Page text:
If you're familiar with the older NMEA 0183, there was a "GSV" record for reporting information about GPS satellites in view, including their SNR (signal-to-noise ratio, also known as carrier-to-noise-density ratio, C/N0), though only as an integer value (between 0 and 99, nominally in decibels, often in dB-Hz). a,b,c
GNSS information on current satellites in view tagged by sequence ID. Information includes PRN, elevation, azimuth, SNR, defines the number of satellites; defines the satellite number and the information.
I found an official white paper which gives an example for a similar SNR field but for Loran stations instead of GPS satellites, which says:
Data type: int16; Range: +/-327.5 dB; Resolution: 0.01 dB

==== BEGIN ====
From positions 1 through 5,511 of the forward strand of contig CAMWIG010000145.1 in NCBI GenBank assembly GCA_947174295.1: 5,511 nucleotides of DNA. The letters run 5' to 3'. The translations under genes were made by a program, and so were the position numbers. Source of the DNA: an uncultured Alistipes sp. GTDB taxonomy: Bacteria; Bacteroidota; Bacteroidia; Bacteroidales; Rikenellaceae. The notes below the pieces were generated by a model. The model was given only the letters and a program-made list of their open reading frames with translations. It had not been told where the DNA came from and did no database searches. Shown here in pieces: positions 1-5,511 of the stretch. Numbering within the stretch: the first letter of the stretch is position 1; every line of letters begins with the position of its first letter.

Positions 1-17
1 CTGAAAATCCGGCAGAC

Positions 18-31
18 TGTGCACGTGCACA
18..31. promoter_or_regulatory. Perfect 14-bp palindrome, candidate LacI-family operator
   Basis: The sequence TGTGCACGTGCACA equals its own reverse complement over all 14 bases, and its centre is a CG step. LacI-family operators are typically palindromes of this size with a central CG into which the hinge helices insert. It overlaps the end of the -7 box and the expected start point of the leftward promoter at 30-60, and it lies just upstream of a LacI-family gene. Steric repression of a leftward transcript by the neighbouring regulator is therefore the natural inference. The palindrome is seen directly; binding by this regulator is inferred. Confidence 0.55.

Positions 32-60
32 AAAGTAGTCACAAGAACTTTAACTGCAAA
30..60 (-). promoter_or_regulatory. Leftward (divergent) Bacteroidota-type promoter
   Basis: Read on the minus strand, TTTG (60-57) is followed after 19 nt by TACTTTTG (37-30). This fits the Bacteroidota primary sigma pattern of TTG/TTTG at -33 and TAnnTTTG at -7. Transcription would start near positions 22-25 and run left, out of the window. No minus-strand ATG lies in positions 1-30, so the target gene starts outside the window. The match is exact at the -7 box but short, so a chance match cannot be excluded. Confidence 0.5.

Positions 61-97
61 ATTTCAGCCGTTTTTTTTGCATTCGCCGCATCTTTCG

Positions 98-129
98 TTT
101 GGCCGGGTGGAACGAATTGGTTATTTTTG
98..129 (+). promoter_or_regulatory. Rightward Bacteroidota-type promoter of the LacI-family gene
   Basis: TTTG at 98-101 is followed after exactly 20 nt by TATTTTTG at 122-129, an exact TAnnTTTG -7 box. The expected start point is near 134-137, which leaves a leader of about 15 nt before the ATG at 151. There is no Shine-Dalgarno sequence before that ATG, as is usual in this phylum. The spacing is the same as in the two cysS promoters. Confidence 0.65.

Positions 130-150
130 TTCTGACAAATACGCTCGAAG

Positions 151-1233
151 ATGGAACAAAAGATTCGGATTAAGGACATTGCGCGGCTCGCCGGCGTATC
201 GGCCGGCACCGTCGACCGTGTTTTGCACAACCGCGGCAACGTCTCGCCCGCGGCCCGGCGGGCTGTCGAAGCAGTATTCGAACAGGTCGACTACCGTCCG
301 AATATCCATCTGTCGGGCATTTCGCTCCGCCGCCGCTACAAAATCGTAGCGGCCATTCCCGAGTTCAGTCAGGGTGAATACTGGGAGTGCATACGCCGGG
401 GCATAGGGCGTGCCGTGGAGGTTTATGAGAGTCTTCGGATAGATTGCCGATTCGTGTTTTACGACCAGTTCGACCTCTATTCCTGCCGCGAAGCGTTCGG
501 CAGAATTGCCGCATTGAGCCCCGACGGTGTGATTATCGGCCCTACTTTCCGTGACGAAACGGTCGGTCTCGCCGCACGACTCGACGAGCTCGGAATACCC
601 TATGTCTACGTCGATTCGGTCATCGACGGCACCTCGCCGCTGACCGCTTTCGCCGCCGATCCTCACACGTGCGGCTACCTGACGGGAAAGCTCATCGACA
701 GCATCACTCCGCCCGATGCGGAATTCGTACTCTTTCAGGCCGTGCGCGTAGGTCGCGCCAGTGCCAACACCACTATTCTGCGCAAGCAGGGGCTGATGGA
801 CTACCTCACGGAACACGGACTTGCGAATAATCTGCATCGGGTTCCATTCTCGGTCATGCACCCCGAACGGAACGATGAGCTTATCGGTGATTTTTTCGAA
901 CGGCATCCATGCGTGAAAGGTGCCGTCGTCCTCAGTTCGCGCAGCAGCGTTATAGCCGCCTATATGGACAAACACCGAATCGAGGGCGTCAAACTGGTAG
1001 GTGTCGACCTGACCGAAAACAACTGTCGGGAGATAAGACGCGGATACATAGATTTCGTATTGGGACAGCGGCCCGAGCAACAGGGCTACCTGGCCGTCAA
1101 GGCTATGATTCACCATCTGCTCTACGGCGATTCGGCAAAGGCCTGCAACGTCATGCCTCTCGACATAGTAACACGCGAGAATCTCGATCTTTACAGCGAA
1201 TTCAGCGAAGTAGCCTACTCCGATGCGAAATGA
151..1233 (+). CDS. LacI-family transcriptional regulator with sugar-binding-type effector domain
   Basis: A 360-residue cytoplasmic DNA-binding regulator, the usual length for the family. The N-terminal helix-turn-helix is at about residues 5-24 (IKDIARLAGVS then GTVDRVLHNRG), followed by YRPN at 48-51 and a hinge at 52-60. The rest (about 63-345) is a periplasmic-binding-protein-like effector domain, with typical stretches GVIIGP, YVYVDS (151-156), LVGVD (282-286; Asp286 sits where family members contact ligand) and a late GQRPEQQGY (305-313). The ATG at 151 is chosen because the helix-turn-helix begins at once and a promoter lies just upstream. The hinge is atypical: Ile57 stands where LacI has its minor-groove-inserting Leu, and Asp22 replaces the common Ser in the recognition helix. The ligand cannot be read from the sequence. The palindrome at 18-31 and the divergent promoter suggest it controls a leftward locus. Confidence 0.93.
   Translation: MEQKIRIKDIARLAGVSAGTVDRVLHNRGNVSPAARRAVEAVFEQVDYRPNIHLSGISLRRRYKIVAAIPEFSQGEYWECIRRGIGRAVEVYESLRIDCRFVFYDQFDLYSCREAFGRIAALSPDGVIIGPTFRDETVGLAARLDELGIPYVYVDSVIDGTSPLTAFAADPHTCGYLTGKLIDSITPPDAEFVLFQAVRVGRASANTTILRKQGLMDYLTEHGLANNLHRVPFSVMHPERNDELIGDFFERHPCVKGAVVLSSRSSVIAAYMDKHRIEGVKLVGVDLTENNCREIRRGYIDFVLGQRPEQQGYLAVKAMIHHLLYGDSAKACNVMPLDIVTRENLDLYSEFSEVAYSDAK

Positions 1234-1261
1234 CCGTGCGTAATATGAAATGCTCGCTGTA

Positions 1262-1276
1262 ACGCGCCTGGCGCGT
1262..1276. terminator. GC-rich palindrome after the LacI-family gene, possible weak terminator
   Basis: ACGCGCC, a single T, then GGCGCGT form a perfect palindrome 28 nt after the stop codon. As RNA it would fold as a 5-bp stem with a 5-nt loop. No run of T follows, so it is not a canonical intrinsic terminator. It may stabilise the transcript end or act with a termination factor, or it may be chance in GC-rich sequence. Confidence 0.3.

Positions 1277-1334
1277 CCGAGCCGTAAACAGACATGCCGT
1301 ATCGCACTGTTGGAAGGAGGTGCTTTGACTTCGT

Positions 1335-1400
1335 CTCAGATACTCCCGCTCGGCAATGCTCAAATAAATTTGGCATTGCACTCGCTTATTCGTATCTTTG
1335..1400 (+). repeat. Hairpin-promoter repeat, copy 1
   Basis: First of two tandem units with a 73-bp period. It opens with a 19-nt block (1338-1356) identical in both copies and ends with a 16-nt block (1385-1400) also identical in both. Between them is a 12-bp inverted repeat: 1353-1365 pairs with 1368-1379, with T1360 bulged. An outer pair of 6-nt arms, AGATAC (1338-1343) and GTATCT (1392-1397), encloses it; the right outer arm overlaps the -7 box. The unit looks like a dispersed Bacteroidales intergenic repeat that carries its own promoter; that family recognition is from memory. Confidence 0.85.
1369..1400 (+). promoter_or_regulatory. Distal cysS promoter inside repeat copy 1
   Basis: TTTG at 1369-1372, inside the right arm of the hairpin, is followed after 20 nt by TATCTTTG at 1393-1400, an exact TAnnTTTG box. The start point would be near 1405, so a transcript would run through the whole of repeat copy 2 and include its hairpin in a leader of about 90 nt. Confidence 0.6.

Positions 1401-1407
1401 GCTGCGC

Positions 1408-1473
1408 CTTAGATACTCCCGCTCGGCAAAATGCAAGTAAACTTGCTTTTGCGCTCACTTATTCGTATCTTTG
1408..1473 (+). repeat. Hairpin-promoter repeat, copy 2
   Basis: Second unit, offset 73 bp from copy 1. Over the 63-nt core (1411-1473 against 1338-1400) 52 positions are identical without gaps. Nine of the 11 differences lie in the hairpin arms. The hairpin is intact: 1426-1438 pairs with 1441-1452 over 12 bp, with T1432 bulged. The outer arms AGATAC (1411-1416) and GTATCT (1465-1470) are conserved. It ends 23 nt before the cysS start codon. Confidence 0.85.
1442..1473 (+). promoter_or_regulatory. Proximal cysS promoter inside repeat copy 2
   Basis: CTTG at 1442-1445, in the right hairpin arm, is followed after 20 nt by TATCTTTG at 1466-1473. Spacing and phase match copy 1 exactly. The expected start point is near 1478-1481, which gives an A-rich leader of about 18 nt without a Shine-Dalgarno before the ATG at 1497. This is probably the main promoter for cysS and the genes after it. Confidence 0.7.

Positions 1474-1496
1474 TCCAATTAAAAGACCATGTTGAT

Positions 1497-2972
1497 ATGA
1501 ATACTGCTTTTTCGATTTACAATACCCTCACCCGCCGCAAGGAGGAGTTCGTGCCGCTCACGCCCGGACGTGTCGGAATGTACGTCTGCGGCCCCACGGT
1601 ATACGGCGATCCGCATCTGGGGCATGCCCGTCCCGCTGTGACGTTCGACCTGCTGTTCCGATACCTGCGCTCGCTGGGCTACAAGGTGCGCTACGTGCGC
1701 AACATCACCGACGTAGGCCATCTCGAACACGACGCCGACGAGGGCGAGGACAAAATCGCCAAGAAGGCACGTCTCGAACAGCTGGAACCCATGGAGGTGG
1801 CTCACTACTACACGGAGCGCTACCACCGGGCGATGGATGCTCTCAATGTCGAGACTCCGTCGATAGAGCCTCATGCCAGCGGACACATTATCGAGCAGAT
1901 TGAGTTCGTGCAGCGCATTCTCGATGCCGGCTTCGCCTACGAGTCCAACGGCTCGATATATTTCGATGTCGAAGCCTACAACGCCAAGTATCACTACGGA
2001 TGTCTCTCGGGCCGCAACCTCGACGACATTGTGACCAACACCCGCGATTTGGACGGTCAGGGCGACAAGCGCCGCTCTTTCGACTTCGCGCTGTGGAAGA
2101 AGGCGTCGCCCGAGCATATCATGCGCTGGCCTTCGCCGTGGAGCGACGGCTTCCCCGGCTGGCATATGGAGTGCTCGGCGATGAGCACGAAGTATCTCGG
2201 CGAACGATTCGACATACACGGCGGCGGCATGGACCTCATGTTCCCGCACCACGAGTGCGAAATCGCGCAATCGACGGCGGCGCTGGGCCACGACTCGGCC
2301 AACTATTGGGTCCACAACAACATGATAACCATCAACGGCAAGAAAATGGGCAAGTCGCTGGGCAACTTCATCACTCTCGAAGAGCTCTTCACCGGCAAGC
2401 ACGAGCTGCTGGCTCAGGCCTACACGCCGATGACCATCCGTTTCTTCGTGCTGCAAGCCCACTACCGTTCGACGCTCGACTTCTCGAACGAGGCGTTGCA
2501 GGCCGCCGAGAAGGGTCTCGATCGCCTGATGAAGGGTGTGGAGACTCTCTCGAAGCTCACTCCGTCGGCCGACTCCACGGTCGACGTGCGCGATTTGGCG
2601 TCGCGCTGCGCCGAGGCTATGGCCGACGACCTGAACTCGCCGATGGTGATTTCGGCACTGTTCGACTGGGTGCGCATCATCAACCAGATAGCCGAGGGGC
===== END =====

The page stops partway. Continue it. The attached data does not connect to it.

Does anyone with knowledge of the specification confirm that what applies to message 130054 ("Loran-C Signal Data") is also applicable to message 129540 ("GNSS Sats in View")? Searching further I found some software documentation suggesting that it does:docs
PGN: 129540 - GNSS Sats in View (...) Field #8: SNR Bits: 16 Units: dB Resolution: 0.01 Signed: false
So now the final question is: do real receivers make use of the extra resolution available? Could anyone with access to a GPS/GNSS unit supporting NMEA 2000 provide a text sample of that message output, please? I heard that some of latest Garmins and Hemisphere receivers work that way.
I have a scientific application that requires SNR values more precise than 1 dB, see Scientific Utility of the Signal-to-Noise Ratio (SNR) Reported by GPS Receivers.